Cultural distances

I was looking at something called the World Value Survey. It’s an attempt to measure cultural values and cultural proximity across the world.

The makers of the survey wanted to provide a measurement of all major areas of human concern “from religion to politics to economic and social life”, and found that two dimensions dominated the picture:  (1) Traditional/ Secular-rational and (2) Survival/Self-expression values.

The Traditional/Secular-rational values dimension

The Traditional/Secular-rational values dimension reflects the contrast between societies in which religion is very important and those in which it is not. A wide range of other orientations are closely linked with this dimension. Societies near the traditional pole emphasize the importance of parent-child ties and deference to authority, along with absolute standards and traditional family values, and reject divorce, abortion, euthanasia, and suicide. These societies have high levels of national pride, and a nationalistic outlook. Societies with secular-rational values have the opposite preferences on all of these topics.

The Survival/Self-expression values dimension

The second major dimension of cross-cultural variation is linked with the transition from industrial society to post-industrial societies-which brings a polarization between Survival and Self-expression values. The unprecedented wealth that has accumulated in advanced societies during the past generation means that an increasing share of the population has grown up taking survival for granted. Thus, priorities have shifted from an overwhelming emphasis on economic and physical security toward an increasing emphasis on subjective well-being, self-expression and quality of life. Self-expression is a cluster of values that include social toleration, life satisfaction, public expression and an aspiration to liberty.

The World Value Survey Cultural Map 2005-2008

Now, the Ivory Coast wasn’t included in the survey, but I would put it in the Africa area, maybe a bit higher than Ghana on the secular/rational axis due to there being no one dominant religion. Northern Ivory Coast would probably be where Mali and Burkina Faso are, and the city of Abidjan maybe a bit above that.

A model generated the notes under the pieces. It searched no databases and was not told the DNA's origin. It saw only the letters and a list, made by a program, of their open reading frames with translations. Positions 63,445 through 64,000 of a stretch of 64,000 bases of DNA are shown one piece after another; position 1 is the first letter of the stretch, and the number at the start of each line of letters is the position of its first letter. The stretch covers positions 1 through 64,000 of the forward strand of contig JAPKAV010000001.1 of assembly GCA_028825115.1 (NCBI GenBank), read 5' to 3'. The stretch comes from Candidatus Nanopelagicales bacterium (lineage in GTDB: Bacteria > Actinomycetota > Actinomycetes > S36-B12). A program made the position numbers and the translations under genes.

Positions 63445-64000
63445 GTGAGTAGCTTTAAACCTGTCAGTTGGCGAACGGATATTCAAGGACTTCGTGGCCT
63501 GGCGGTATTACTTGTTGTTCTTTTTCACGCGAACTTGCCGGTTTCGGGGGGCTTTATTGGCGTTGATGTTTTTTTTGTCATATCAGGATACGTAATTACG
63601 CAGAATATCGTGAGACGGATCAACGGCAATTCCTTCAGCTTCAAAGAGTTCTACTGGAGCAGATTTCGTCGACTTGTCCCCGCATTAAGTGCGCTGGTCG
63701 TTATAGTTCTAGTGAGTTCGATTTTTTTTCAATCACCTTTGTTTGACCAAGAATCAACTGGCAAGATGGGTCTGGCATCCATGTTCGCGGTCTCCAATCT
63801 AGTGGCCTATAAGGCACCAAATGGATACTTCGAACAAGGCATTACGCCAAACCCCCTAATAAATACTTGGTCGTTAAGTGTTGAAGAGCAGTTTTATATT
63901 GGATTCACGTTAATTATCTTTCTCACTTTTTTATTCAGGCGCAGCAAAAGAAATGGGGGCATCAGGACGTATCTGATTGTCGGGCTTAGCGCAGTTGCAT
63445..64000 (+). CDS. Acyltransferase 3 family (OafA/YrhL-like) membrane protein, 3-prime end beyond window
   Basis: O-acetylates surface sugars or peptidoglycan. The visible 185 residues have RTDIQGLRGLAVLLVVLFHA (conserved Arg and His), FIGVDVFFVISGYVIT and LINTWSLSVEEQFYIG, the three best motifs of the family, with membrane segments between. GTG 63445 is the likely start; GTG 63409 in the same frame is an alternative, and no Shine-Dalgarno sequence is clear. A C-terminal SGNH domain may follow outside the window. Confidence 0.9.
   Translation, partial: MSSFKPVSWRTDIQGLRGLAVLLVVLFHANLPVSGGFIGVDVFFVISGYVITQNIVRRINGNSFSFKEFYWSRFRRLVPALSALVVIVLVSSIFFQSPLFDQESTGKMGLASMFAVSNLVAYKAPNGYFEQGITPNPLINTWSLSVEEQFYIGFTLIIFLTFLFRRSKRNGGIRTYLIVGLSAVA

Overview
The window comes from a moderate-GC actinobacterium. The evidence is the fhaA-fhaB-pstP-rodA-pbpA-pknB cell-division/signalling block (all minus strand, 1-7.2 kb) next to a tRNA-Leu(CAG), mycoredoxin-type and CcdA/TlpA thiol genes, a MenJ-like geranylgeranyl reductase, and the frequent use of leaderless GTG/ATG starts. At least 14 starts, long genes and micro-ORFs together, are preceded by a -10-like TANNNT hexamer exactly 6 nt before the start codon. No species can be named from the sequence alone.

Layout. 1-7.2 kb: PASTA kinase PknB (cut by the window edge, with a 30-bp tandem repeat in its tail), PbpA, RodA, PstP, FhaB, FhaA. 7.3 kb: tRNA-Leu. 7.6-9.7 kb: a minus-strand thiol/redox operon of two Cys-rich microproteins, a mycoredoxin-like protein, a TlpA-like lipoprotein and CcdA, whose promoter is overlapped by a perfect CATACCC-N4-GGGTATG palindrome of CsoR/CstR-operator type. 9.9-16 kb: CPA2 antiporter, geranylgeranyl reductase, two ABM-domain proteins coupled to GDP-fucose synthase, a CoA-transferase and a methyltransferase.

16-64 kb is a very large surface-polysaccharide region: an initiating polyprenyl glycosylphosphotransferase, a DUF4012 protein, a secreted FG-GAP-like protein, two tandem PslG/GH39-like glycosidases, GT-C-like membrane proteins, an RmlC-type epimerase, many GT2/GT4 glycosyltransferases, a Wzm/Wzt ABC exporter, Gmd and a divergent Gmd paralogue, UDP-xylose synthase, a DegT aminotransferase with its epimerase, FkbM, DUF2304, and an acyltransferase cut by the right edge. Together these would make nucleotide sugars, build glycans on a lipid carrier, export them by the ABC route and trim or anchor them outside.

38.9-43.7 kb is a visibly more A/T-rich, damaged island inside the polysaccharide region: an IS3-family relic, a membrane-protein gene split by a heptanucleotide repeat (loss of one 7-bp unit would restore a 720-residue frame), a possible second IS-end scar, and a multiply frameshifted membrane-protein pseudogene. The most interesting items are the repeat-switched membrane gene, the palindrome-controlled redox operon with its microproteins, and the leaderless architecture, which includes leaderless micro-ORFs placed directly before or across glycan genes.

The striking thing here, as a Swede doing business in Africa, is that it seems I have maximised the cultural distance.   That Sweden is an extreme point is no surprise, and I’m pretty much in the top right corner myself so I’m fine with it.  Unlike the other protestant European countries, in Sweden there has long been some sort publically embraced strive for modernity which pretty much means top right corner.  Comedian Fredrik Lindtröm, who says the conclusion of the values study is that Swedes are narcissistic engineers, explains it all very well in “Världens modernaste land” with english subtitles.

However, looking at the people I usually meet when doing business in Abidjan, or my Ivorian friends on facebook, they are wealthier and have much stronger self expression values than average Ivorians, and while still having a strong national pride and family values they are a bit up on the secular/rational scale compared to other Ivorians.  In other words, it’s like doing business with Americans!

UPDATE:  I would actually predict that as African countries get wealthier they will move towards and into the bottom of the “English Speaking” area.  Despite being poor African countries have more self-expression values than wealthier China, Russia, Romania or Korea.  I’d guess sub-saharan Africans have intrinsically pretty strong self expression values (with Rwanda seemingly an exception), just held backed by poverty which forces survival values.  Once the African economies get momentum, we’ll see a rapid move to the right on the cultural map.

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